Radio rocks 

In the beer-soaked rock joints of Sydney and Melbourne's hippest record stores — or even out past the bloodwood and desert oak — ask an Aussie who Radio Birdman is and they'll look at you cockeyed. Not because they've never heard of the band, it's because he can't believe you haven't. After all, from 1974 until 1978, the proto-punk outfit reigned as the most badass band in the land of Oz.

The Saints. The Hoodoo Gurus. Yeah. We know all about those guys stateside. They were the Teen Beat poster boys of the Australian garage rock revolution of the late '70s and early '80s. But the music of Radio Birdman — from the surf-rock stomp "Aloha Steve and Dano" to the sticky-icky, high-as-Pete-Doherty-on-a-Saturday-night groove of "Man with Golden Helmet" — remains as unknown to Americans as the biological father of Prince Michael I and II. (Pick up Sub Pop's excellent RB comp, The Essential Radio Birdman, to see what you've missed.)

But don't cry for guitarist — and Ann Arbor native — Denis Tek, singer Rob Younger and the rest of Radio Birdman. Thanks to the release of the band's first album in more than two decades, Zeno Beach, and their first American tour ever, the godfathers of Aussie garage just might be able to achieve some level of Yankee fame.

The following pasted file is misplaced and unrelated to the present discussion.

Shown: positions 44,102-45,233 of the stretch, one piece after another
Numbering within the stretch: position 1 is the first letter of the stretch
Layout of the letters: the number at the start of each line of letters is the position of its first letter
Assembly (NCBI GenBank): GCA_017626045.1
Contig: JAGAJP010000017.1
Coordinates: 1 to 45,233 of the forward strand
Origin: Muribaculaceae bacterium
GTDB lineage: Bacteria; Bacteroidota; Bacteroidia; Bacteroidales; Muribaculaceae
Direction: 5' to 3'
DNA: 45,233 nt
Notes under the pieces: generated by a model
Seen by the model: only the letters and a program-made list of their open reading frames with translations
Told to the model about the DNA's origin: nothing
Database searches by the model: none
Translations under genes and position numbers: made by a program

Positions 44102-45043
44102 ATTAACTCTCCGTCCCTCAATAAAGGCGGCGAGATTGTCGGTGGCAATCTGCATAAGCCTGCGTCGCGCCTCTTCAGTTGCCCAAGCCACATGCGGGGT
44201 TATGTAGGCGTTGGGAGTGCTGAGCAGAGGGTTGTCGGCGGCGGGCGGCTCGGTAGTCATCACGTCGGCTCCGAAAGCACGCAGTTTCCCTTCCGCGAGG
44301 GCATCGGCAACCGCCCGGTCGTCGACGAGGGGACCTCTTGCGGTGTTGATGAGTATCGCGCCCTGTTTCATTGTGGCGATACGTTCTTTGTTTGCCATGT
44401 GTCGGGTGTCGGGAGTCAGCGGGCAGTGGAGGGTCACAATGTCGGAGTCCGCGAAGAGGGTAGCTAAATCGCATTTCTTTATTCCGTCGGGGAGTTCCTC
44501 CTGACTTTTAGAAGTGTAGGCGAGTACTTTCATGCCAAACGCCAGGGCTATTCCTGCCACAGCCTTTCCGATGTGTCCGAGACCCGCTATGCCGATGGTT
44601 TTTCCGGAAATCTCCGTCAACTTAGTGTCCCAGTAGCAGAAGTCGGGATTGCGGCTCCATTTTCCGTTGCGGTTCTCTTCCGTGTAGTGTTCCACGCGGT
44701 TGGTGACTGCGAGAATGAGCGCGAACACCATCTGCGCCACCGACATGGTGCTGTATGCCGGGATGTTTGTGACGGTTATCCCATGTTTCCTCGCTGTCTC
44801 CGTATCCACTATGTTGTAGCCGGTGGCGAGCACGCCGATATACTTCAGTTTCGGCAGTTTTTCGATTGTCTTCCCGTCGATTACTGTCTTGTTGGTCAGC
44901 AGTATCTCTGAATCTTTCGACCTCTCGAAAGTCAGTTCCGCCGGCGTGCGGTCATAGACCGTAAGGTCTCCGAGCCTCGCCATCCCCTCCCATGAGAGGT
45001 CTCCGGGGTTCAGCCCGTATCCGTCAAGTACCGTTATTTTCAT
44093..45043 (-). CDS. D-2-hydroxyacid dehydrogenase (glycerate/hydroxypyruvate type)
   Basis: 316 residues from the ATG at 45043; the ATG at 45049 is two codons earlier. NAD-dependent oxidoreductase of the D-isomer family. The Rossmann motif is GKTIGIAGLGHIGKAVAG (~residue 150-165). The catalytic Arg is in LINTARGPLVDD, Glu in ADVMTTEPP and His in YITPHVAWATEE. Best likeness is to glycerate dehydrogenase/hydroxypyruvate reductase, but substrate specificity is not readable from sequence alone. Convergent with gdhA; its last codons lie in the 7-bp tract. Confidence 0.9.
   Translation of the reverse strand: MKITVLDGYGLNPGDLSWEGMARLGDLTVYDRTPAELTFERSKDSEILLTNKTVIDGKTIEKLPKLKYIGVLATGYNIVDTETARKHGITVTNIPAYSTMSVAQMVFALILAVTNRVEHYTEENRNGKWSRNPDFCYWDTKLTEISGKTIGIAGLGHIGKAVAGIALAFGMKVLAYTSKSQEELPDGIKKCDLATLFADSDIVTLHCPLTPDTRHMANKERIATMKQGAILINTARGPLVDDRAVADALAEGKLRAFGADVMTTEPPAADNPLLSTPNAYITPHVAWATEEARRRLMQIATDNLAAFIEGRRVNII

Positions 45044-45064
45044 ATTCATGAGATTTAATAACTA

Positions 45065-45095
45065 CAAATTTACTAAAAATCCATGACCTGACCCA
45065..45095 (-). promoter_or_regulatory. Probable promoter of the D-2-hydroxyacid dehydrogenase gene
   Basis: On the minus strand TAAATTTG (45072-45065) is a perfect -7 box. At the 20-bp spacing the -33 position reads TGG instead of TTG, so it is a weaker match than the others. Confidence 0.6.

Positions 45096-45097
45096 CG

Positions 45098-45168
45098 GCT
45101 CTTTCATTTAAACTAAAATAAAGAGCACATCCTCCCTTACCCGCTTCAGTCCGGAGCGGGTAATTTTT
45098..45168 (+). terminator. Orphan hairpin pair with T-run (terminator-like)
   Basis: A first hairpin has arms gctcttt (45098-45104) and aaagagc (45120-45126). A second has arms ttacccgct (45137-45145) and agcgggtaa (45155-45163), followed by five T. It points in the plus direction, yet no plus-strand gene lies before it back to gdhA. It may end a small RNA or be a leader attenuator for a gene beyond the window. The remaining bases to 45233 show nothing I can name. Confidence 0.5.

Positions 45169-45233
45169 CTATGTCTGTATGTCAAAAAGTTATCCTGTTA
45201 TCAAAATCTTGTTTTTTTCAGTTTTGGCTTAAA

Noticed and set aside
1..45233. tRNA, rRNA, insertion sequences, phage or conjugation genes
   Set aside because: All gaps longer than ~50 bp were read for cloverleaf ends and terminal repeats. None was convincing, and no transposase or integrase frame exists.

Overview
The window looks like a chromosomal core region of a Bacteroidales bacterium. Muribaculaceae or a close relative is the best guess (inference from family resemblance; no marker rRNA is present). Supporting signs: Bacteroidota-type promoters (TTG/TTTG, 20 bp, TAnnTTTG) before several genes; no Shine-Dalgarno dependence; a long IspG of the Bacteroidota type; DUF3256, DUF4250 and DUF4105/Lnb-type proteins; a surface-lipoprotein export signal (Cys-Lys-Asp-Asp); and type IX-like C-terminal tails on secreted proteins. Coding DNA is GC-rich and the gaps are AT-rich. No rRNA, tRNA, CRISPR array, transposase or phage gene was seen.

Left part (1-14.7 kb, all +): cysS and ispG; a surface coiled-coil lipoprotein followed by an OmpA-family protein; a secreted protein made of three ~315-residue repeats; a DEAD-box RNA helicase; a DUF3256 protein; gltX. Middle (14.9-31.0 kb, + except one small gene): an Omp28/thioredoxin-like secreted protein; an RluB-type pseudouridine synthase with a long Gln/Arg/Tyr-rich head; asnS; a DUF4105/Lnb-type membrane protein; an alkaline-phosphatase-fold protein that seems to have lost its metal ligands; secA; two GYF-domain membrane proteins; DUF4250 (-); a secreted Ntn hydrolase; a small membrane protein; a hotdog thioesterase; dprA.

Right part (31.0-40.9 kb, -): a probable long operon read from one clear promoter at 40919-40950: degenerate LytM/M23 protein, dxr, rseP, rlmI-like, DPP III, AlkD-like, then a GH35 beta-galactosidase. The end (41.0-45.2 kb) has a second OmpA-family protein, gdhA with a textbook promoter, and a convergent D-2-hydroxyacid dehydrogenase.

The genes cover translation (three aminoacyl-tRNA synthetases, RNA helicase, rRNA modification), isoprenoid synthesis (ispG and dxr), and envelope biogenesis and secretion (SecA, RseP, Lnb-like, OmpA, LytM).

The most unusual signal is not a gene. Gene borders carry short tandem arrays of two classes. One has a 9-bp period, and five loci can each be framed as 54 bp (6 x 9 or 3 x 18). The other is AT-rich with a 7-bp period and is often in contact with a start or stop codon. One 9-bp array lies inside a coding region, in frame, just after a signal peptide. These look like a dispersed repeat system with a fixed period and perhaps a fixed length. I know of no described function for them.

Then again, maybe not. The "boys" of Radio Birdman have always had a bit of an attitude about these things, an attitude that Tek says he picked up from the Stooges and the MC5. "One of my big influences was seeing those guys as a high school kid. What I got from them was not so much the music, but more of the attitude. That's what we owe the Stooges and the MC5: the willingness to defy authority."

And even if an overabundance of said philosophy made Radio Birdman — at the beginning anyway — a scourge of the Sydney music scene, the new record is among the better rock 'n' roll records to come out all summer. It compels us to lend an ear.

To wit: Track 2, "You Just Make it Worse," is the cocksure Marshall-stacked sound that baby-faced Aussie counterparts Jet have predicated a platinum record-selling career upon.

Name recognition be damned. You heard it from Radio Birdman first.

 

Sunday, Sept. 3, at the Magic Stick, 4120 Woodward Ave., Detroit; 313-833-9700. Mudhoney to open.

Chris Hair is a freelance writer. Send comments to letters@metrotimes.com

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